The world's largest computer maker has announced plans to sell computers equipped with the open-source Linux operating system.
The gloves come off as Linux enters the ring
HP will ship the desktop computers to China, India and other Asian countries later this year.
The computers will only be sold to companies, but this could make Linux popular among private PC users as well.
HP's move poses a threat to the dominance of Microsoft's Windows operating system.
The Linux operating system offers productivity software similar to that bundled with Microsoft Windows, according to the Linux supplier Turbolinux.
IBM already uses Linux on 10,000 computers in its offices
It is already used in computer servers sold to companies by HP and its competitors Dell and IBM.
As yet, only 3% of the world's personal computers (PCs) use Linux, compared with 94% using Windows.
But Linux is boosting its market share, largely thanks to the backing of giant computer makers.
Big Blue backing
IBM is already using Linux on more than 10,000 desktop computers in its own offices.
The shift from Windows came after IBM's chief information officer Bob Greenberg last autumn challenged employees to make the switch.
Russel Coombes, HP's Linux business manager in the UK, said the company was responding to growing demand for Linux-based products in Asia.
"It just so happens that in this specific region, Linux is increasingly becoming an area where there is significant demand," he told the BBC's World Business Report (WBR).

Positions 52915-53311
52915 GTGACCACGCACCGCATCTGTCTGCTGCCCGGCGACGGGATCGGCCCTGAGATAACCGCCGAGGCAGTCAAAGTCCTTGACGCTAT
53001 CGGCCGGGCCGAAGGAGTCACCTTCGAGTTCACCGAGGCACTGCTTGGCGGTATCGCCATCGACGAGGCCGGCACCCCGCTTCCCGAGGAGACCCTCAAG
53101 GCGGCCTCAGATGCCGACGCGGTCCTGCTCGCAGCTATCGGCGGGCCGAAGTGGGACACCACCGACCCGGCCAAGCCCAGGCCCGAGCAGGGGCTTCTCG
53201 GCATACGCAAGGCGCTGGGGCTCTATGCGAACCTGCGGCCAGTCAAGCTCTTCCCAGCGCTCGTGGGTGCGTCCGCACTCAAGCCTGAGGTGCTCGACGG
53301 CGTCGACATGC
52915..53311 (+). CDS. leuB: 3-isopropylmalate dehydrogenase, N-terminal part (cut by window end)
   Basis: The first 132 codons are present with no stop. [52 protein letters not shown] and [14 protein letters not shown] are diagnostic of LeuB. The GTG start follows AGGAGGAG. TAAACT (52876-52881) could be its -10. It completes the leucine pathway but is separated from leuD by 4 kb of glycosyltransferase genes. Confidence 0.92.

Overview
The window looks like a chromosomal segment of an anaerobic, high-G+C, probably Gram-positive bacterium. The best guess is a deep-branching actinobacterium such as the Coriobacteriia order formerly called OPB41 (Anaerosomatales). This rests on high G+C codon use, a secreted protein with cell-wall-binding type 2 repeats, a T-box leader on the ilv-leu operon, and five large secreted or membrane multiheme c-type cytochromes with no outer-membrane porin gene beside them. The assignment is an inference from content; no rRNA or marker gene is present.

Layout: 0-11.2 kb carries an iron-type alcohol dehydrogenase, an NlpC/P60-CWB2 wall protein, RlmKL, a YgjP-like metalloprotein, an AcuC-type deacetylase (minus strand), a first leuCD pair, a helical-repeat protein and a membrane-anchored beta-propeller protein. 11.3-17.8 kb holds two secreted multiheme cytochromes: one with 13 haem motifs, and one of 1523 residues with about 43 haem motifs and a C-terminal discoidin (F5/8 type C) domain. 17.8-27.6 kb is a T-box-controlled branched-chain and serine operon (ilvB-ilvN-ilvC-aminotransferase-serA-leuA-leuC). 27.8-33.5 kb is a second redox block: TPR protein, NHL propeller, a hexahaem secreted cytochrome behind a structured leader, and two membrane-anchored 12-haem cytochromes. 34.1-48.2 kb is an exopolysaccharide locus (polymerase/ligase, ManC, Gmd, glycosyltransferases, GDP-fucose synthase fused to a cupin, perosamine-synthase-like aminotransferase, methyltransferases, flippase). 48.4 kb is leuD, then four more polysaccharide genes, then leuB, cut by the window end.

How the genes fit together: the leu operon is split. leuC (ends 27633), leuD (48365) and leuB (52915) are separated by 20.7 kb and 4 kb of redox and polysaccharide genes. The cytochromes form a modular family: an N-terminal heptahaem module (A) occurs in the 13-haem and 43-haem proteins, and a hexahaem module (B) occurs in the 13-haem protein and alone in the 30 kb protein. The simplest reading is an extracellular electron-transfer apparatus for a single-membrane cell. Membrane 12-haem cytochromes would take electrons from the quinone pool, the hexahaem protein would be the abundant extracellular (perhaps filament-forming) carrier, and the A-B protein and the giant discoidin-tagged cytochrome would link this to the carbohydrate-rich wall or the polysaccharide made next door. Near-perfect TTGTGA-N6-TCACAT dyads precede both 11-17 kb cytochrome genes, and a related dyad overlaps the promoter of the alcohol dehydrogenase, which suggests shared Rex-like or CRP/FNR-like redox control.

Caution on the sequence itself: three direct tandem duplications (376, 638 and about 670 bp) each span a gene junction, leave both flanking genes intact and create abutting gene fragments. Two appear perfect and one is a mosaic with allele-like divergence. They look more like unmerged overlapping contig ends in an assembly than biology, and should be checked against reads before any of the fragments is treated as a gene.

He added that part of Linux's appeal was its lower cost.
"Cost is increasingly the biggest driver where we're seeing customers move to Linux environments."
Rupert Goodwins, editor of IT publication ZD Net, said that while Linux remained too complex for most home users, its growing foothold in the workplace would help it gain widespread popularity as soon as more user-friendly versions were developed.
"One of the things that has pushed Microsoft into the home has been that people spend a lot of time on Microsoft software in the office and feel comfortable with it when they get home," he told WBR.
"Microsoft should be very worried."
The Linux challenge is particularly effective in Asia, said Jupiter Research senior analyst Joe Wilcox.
"Microsoft hasn't really adjusted its pricing model for foreign markets, so you might pay the same price for Windows in the United States as in many other countries," he said.
"But considering the economics of some of these Asian countries, that pricing model might not make sense."
Linux is "emerging as the de facto standard" in some Asian countries, said Jim Stallings, general manager of Linux for IBM.